they planned to put road crews on 12-hour shifts, but the city had only enough salt and sand to treat emergency routes once. “They are not putting anything; there is nothing on the streets. They are not even removing snow,” said Wichita resident Emira Palacios. “None of those streets had salt.” Despite the dangerous roads, Palacios said she had to go to her tax preparer to do her taxes Tuesday because would be leaving later this week for eastern Europe for an extended period. So she drove slowly, but complained it was tough to get out of a parking space or to make a turn, and she couldn’t even see the edge of the sidewalks. “It is a little scary,” she said of the roads in Wichita. “It is hard to see sometimes.” Wichita Mid-Continent Airport had numerous flight cancellations, said airport spokeswoman Valerie Wise. In northeast Kansas, Atchison rancher Ron Estes fed his cattle earlier than usual Tuesday before the heavy snows came. By early afternoon there was already 4 to 5 inches on the ground at his place and it was still snowing. Once the snow stops, he plans to put down dry straw for his livestock to lie down in. “The cold weather will bother us more than anything,” Estes said. In Topeka, Gov. Sam Brownback hopped aboard a Kansas Department of Transportation plowing truck to observe snow-removal work on Interstate 70. The governor was accompanying senior equipment operator Allen Ansberry on a 17-mile stretch of I-70 from midTopeka to its exit for the small town of Maple Hill. Brownback said he wanted to do the ridealong because, “You can pick up and learn something.” L a t e r, B r o w n b a c k headed to a briefing with Adjutant General Lee Tafanelli, the state’s emergency management director. Ahead of the meeting, he didn’t know whether state offices in the Topeka area would remain closed another day. He said the key issue was wind and whether gusts would create snow drifts that would make driving hazardous. “We are looking at a prolonged period of cold and we are going to have a few more shots at some light snow as we get into Wednesday night and Thursday,” said Kleinsasser, the meteorologist. “We are going to have a little more snow as well on Friday night.”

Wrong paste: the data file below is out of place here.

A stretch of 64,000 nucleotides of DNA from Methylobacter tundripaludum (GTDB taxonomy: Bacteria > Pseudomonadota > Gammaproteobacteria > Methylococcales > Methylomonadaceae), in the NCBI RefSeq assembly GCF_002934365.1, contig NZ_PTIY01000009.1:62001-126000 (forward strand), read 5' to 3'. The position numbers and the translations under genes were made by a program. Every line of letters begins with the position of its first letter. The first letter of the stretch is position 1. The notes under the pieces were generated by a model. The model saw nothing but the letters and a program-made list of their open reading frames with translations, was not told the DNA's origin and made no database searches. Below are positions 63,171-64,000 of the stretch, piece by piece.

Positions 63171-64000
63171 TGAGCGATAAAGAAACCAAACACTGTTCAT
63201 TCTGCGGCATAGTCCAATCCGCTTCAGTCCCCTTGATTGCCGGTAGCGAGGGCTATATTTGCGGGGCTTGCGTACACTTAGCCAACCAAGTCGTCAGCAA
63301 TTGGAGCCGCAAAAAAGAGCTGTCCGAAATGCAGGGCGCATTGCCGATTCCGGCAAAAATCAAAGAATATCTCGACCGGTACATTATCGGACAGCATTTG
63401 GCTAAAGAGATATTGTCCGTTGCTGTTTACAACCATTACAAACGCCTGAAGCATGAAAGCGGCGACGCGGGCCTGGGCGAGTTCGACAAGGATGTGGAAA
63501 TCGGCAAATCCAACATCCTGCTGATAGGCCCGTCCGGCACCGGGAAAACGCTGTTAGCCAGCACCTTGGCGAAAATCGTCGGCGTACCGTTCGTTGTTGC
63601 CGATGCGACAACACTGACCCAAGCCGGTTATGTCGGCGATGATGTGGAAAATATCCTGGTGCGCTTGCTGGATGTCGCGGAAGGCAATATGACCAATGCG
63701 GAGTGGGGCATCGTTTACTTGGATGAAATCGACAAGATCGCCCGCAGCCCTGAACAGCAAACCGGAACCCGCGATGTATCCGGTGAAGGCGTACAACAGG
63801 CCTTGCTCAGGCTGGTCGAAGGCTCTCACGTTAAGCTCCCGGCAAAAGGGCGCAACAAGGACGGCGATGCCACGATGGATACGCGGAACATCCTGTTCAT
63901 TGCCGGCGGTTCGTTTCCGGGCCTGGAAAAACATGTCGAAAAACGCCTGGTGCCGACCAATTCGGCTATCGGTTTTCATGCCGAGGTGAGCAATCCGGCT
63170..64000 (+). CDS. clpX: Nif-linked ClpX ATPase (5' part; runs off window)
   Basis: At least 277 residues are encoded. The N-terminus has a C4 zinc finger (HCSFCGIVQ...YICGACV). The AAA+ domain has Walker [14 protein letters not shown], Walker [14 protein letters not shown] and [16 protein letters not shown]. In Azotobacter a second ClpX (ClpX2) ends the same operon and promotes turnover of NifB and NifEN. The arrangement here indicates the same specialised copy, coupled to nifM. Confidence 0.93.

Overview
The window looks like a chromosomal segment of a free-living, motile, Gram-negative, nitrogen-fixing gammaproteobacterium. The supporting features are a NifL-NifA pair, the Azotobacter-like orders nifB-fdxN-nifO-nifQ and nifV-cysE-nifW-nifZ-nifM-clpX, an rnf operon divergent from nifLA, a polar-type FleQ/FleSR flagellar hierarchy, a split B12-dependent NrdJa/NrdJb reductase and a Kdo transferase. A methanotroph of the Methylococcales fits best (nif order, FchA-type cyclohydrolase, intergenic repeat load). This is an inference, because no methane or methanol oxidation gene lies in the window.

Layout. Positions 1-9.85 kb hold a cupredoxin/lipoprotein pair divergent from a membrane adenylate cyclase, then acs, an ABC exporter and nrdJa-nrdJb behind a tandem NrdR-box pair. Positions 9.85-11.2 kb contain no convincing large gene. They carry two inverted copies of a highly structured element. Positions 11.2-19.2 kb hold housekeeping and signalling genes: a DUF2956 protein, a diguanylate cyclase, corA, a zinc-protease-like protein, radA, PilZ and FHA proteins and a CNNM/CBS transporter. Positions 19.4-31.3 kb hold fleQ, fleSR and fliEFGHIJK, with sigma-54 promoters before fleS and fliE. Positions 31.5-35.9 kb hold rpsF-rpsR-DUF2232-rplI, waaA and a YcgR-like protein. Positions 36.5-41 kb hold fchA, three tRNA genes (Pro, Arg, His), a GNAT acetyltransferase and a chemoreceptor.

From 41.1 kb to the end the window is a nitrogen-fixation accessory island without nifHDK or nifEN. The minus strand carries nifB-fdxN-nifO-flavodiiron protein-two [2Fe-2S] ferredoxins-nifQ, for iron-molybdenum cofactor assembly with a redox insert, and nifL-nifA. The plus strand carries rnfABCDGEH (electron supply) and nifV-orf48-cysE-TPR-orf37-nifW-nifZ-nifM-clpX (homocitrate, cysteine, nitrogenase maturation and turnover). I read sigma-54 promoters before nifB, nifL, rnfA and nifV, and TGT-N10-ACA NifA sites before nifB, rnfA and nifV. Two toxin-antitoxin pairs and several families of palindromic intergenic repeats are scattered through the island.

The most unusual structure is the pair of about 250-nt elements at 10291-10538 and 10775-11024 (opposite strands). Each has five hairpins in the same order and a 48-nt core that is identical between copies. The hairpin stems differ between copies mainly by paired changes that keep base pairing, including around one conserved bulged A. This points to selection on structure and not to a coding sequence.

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7th Annual Playhouse Project
Proceeds benefit a Scholarship Fund for Flint Hills Tech College and ESU
“Tickets are a suggested $5 donation per ticket” Purchase your ticket now!
Tickets may be purchased at : Williams Automotive, Flint Hills Technical College, Emporia State University, Waters True Value, and Mark II Lumber
Winners of playhouse may opt for a $250 cash prize from Williams Automotive and playhouse will be auctioned for additional scholarship funding. Thank you to additional sponsors: Bill Redeker Construction, Michael and Sheila Williams, Groh Printing, and Printing Plus
Chance to Win
Playhouse courtesy of Mark II Lumber, Traeger Grill courtesy of Waters True Value
Wednesday, February 5, 2014
VISITOR CENTER REOPENS SUNDAYS; ONGOING PROJECT WORK RECAPPED
THE GAZETTE, EMPORIA, KANSAS